Corporate America Exemplifies Tikkun Olam
In the past few weeks, we have witnessed the two extremes of our society. To simply put it, we have seen the worst and the best of humanity.
From Charlottesville to Hurricane Harvey, it’s clear that there is certainly evil in this world, but there is also compassion and generosity.
For those who are catching up, white supremacists gathered in Charlottesville, Virginia Saturday, Aug.12 to protest the removal of a statue of Confederate Gen. Robert E. Lee.
Violence ensued and James Alex Fields, 20, consumed with hate, drove a car into a field of counter protesters resulting in three deaths and more than 30 injuries.
But thankfully, where there is darkness, there will come light. In other words, Vayo'mer 'Elohim, “Let there be light,” summarizes this concept.
The devastating results of Hurricane Harvey has brought us pictures of that light. Photo after photo, story after story, we have seen humanity at its best. Individuals who do not know each other or care about the color of their skin, their religion or who they love, have been risking their lives to rescue total strangers and offer comfort and aid. In some cases, people have even opened up their homes to strangers.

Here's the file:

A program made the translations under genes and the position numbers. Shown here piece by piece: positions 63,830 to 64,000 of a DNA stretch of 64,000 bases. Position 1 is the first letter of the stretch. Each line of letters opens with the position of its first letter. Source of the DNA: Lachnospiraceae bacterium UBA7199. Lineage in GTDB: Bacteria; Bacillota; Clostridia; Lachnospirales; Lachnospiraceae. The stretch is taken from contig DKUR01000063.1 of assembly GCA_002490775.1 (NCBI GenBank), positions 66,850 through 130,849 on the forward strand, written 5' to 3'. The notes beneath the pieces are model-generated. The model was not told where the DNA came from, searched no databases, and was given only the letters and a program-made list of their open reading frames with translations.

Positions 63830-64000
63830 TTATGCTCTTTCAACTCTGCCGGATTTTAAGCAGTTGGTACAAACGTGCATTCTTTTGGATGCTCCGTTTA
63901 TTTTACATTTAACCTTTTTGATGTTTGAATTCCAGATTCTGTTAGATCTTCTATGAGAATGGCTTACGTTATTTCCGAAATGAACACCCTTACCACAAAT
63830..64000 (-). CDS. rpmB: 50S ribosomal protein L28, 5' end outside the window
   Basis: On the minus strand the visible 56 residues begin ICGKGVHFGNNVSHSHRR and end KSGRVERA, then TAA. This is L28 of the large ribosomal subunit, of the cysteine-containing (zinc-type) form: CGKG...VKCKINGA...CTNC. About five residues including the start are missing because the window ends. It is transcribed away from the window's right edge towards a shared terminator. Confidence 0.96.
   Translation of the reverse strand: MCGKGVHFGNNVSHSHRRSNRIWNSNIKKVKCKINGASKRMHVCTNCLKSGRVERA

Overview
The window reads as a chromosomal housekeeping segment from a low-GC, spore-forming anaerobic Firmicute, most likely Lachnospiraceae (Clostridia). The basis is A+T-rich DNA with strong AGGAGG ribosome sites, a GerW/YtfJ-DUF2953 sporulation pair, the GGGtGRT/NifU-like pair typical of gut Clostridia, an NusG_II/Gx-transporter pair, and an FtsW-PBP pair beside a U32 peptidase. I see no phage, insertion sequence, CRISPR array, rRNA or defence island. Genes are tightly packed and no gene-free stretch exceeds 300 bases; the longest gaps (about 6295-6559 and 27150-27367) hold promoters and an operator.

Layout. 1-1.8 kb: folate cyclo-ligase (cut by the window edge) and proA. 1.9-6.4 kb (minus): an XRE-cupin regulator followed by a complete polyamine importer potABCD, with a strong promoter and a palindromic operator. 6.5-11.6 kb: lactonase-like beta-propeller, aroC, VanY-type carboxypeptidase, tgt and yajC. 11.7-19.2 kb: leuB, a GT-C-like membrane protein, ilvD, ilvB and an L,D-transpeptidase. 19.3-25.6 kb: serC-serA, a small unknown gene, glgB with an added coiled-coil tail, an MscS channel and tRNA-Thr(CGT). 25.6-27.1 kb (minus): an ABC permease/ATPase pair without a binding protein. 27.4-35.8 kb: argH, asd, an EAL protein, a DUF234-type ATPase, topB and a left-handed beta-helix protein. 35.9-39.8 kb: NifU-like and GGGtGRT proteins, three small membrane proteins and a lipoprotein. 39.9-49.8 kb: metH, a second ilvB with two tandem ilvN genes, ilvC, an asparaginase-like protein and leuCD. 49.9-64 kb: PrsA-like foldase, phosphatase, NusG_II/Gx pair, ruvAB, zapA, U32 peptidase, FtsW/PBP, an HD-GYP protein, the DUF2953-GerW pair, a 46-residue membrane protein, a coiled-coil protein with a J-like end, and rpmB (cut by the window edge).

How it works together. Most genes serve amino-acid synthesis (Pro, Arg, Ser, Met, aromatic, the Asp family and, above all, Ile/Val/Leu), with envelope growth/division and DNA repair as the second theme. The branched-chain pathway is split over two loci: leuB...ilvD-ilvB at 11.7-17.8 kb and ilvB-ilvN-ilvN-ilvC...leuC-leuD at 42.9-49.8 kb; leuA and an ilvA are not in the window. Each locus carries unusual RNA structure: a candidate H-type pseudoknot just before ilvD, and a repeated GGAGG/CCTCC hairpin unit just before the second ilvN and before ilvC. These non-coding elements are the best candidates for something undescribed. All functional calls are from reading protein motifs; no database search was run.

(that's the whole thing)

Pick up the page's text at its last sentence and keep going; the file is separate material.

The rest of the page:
This grace is not limited to people alone. Large corporate companies who usually have a negative connotation, have taken incredible strides to help Houston get back on their feet.
Anheuser-Busch InBev has stopped its shipment of beer to can drinking water for victims of Hurricane Harvey. They’re shipping 100,000 cans to those affected by the hurricane.
Apple donated $2 million to the Red Cross and matched employee donations 2 to 1. Kellogg Company Fund has donated $100,000 to nonprofit Feeding America.
With other donations from companies such as Disney, Google and Microsoft, corporate America has already raised $55 million for Harvey relief.
Being socially responsible is important to my generation when we are considering a job or for buying services and goods.
The people and responders of Texas and Corporate America have exemplified the meaning of “Tikkun Olam” (the Jewish concept defined by our edict that it is our responsibility to perform acts of kindness to repair the world).
Although we hope for the best, we are not naive to think that the future will not hold more hate and pain for us at college and in our communities.
But, it is comforting to know society and corporations have proven they are capable of bringing out the best in humanity. We, as a community, must hold onto that knowledge when the darkness overshadows the light again.